That is the problem...These things had been drifting higher for a few years, but literally have been in a frenzy right after you got your stuff bought... I dont know of ANY fixed rate perpetual preferred that is trading under par that is a quality company. If its under par it is either poorly capitalized, over leveraged, or financially stressed. The only quality under par issues are adjustable rate issue ones...And that may not be a bad long term counter intuitive trade if one was patient.
I did recently get CTWSO under par and $6 under call price at $14.50...But it was issued in 1956 as a 4% par yielder so that is why it was below par. There are no shares to buy in that one... Literally....
And I did get lucky last month buying 200 shares of EGYKP at $102.50 or so with an almost 6% yield investment grade... But technically it was bought over $100 par, but bought under call price which is $102.83 I believe. It has dried up again with no trades since the day I snagged mind... A bid of $103.25 has set for weeks with no one willing to sell at that price. Just getting tough...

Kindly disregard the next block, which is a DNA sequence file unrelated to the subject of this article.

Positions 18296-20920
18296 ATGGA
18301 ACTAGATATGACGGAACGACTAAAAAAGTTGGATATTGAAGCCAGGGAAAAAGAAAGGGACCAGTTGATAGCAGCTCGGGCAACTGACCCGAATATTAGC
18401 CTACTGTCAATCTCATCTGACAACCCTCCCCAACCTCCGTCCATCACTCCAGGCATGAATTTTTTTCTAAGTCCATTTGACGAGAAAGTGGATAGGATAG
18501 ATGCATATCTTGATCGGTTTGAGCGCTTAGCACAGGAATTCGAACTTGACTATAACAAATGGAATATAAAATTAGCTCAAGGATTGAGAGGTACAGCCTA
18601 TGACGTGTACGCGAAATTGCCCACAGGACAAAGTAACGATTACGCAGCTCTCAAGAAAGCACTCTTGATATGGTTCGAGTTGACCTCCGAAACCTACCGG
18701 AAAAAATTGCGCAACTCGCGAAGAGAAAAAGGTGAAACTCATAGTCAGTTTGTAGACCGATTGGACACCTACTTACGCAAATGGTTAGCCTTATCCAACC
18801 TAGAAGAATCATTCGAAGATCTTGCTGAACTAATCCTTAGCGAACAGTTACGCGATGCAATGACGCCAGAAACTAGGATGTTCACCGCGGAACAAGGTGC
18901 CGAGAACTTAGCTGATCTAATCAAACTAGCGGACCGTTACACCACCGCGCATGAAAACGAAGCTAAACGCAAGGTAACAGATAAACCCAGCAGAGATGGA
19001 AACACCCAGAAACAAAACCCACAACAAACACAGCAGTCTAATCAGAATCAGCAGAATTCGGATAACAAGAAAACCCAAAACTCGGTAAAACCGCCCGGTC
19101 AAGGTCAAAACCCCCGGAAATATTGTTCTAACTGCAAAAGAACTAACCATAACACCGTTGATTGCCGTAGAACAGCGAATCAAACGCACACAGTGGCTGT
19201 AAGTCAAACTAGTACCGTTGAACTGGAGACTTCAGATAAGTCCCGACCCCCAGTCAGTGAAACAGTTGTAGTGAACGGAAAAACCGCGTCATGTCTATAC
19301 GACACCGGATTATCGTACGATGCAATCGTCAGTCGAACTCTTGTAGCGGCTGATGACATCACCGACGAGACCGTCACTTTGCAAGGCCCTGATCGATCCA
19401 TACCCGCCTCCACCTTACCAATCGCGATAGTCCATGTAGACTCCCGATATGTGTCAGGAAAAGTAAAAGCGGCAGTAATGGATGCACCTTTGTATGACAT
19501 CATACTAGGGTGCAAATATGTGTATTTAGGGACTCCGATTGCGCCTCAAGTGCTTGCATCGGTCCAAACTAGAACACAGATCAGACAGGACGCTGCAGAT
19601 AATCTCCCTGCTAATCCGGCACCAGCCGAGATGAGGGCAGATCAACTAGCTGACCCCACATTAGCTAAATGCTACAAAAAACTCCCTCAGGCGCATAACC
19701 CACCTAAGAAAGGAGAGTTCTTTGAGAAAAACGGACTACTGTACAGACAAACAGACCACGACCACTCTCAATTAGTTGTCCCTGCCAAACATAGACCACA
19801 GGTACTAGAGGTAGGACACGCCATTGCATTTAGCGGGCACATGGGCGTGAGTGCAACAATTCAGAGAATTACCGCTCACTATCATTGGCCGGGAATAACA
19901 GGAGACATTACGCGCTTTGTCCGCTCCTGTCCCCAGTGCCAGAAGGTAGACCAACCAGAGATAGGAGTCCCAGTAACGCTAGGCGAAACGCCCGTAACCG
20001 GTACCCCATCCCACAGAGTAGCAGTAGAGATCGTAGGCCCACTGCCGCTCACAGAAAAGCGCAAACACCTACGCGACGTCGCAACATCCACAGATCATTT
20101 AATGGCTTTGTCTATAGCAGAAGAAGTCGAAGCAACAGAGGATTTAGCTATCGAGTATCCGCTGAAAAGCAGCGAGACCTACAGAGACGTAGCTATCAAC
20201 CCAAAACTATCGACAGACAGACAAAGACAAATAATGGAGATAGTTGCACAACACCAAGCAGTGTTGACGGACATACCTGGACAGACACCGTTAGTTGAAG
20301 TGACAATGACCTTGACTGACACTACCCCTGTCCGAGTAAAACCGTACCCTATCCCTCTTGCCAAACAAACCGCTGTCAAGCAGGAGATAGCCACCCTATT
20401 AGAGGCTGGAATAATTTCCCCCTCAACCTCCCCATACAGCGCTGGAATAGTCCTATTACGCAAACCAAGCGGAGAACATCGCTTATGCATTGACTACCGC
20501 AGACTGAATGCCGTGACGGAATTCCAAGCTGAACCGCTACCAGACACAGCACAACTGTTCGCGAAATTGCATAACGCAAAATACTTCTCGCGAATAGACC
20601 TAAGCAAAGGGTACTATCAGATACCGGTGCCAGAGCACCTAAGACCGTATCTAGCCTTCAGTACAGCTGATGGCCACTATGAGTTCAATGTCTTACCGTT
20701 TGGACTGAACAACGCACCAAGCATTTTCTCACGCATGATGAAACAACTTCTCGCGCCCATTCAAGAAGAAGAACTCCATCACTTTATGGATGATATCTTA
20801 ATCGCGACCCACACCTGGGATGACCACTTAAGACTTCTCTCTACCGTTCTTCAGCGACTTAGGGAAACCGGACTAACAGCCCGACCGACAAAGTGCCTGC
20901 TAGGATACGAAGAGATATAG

You can research what Coolius and I bantered on for several days a bit this week but we decided not yet is Power Reit preferred..PW-A or PW-PA.. A bit over par but call protected for a few years and will yield you around 7.5% though its taxable not QDI. Very interesting little issue and a lot of drama... But things seem to be dying down. I would recommend you read about it first though..Its still on my list...


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Old 07-27-2016, 12:03 PM   #987
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I just bought 200 shares of CBB-B and I paid $50.16 , I was surprised it went through so fast, as yesterday it was not taken.

It got me worried, but didn't see anything bad.